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Preserve and Protect

  (Redirected from Come Nineveh, Come Tyre)

Preserve and Protect is a 1968 political novel written by Allen Drury. It is the third sequel to Advise and Consent, for which Drury was awarded the Pulitzer Prize for Fiction in 1960,[1] and is followed by two alternate sequels of its own, Come Nineveh, Come Tyre (1973) and The Promise of Joy (1975).

Preserve and Protect
Drury-Preserve and Protect-1st ed.jpg
First edition cover
AuthorAllen Drury
CountryUnited States
LanguageEnglish
SeriesAdvise and Consent
GenrePolitical novel
PublisherDoubleday
Publication date
June 1968
Media typePrint (Hardcover & Paperback)
ISBN0-385-01030-3
Preceded byCapable of Honor 
Followed byCome Nineveh, Come Tyre
The Promise of Joy 

Advise and Consent and its sequels had been out of print for almost 15 years until WordFire Press reissued them in paperback and e-book format in 2014.[2]

Contents

PlotEdit

After winning his party's nomination in Capable of Honor, newly elected U.S. President Harley Hudson dies in a suspicious plane crash. William Abbott, the Speaker of the House, is reluctantly elevated to the Presidency. The Majority Party immediately convenes its National Committee, torn between the supporters of California Governor Ted Jason and those of Secretary of State and former Illinois Senator Orrin Knox. Eventually Knox defeats Jason, but names Jason as his vice presidential nominee. At the conclusion of the novel, a gunman appears and opens fire on the two candidates and their wives.

SequelsEdit

The cliffhanger ending of Preserve and Protect allowed Drury to offer two concurrent and conflicting sequels: one in which Knox dies and Jason goes on to become president, and the other with the opposite result. Both have as their background the Sino-Soviet split and its possible ramifications for the United States.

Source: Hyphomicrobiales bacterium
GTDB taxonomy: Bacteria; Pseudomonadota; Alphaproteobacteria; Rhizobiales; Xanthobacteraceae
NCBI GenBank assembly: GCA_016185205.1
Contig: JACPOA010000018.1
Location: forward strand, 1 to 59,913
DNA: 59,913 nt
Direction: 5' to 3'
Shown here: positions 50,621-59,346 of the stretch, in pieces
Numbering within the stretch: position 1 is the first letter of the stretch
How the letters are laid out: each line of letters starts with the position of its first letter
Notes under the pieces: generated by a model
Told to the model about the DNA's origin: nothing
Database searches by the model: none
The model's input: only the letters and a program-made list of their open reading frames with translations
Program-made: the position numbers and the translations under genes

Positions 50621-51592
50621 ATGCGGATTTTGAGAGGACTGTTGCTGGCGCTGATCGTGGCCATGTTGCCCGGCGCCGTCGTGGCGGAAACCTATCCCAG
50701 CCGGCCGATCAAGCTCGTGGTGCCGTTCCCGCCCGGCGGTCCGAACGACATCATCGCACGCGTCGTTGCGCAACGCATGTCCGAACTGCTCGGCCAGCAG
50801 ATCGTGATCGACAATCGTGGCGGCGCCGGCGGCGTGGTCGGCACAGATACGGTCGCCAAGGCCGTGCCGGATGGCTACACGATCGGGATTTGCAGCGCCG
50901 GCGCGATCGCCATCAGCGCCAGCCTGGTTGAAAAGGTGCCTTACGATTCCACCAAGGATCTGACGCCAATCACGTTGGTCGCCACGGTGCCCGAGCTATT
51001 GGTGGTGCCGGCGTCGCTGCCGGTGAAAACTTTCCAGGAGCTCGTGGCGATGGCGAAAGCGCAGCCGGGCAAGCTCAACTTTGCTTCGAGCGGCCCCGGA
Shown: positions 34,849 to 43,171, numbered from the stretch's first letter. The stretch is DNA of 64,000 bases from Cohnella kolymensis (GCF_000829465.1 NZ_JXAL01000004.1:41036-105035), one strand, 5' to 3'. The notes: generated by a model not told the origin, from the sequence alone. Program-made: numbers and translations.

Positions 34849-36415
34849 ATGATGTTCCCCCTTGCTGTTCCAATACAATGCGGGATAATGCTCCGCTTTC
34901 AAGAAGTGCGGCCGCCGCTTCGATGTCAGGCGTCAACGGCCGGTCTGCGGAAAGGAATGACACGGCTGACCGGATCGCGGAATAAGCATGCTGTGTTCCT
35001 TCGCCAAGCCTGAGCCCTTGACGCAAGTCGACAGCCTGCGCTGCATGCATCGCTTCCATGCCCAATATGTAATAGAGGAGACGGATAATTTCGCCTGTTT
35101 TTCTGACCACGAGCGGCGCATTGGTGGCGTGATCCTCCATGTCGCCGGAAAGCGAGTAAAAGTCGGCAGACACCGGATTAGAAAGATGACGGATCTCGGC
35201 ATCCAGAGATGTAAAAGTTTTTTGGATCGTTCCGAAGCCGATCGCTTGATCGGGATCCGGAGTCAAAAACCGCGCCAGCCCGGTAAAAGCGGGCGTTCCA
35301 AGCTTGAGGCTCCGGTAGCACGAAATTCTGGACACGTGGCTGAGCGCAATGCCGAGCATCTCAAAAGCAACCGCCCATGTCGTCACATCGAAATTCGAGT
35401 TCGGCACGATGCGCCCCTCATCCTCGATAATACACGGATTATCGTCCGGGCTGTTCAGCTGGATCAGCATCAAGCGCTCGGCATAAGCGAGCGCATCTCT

Come Nineveh, Come TyreEdit

1973's Come Nineveh, Come Tyre (ISBN 0-385-04392-9) finds Presidential candidate Orrin Knox and Vice Presidential nominee Ted Jason's wife Ceil as the victims, and Jason is elected to the presidency. The Russians and Chinese immediately take advantage of the weak Jason, and are able to achieve dominance over the United States by the end.

The title refers to two cities mentioned in the Bible: the Phoenician Tyre, whose King Hiram was the ally of King Solomon and helped build the Jerusalem Temple; and Nineveh, whose inhabitants repented of their evil ways after the Prophet Jonah warned them of God's intention to destroy their city.

The novel spent 26 weeks on The New York Times Best Seller list.[3]

The Promise of JoyEdit

In 1975's The Promise of Joy (ISBN 0-385-04396-1), Vice Presidential nominee Ted Jason and Beth Knox are the two killed, and Orrin Knox is elected as President. President Knox continues to assist anti-Soviet rebels in Panama and the fictional African nation of Gorotoland, despite mounting pressure by the international community and within the United States to retreat. Deterred by Knox's inflexible will, the Russians and Chinese begin a war with each other. After the war sparks revolutions within both countries, the new governments request that the United States broker a peace. Despite the new leadership, it is clear that neither side is really willing to make compromises, and the conflict soon re-emerges. This leads to increased conflict within the United States, as there is mounting pressure on the president to intervene on behalf of the Soviets. At the end of the novel, Knox advises the nation that the United States will intervene in the Sino-Soviet conflict, but does not specify how or on which side, and the situation does not resolve itself before the end of the novel.

ReferencesEdit

  1. ^ "Pulitzer Prize Winners: Fiction (1948-present)". Pulitzer.org. Retrieved January 14, 2015.
  2. ^ Simon, Phil (May 28, 2014). "Classic Politics: The Works of Allen Drury Now Back in Print". The Huffington Post. Retrieved January 14, 2015.
  3. ^ Kemme, Tom (1987). Political Fiction, the Spirit of the Age, and Allen Drury. Bowling Green State University Popular Press. p. 183. Retrieved January 14, 2015.

External linksEdit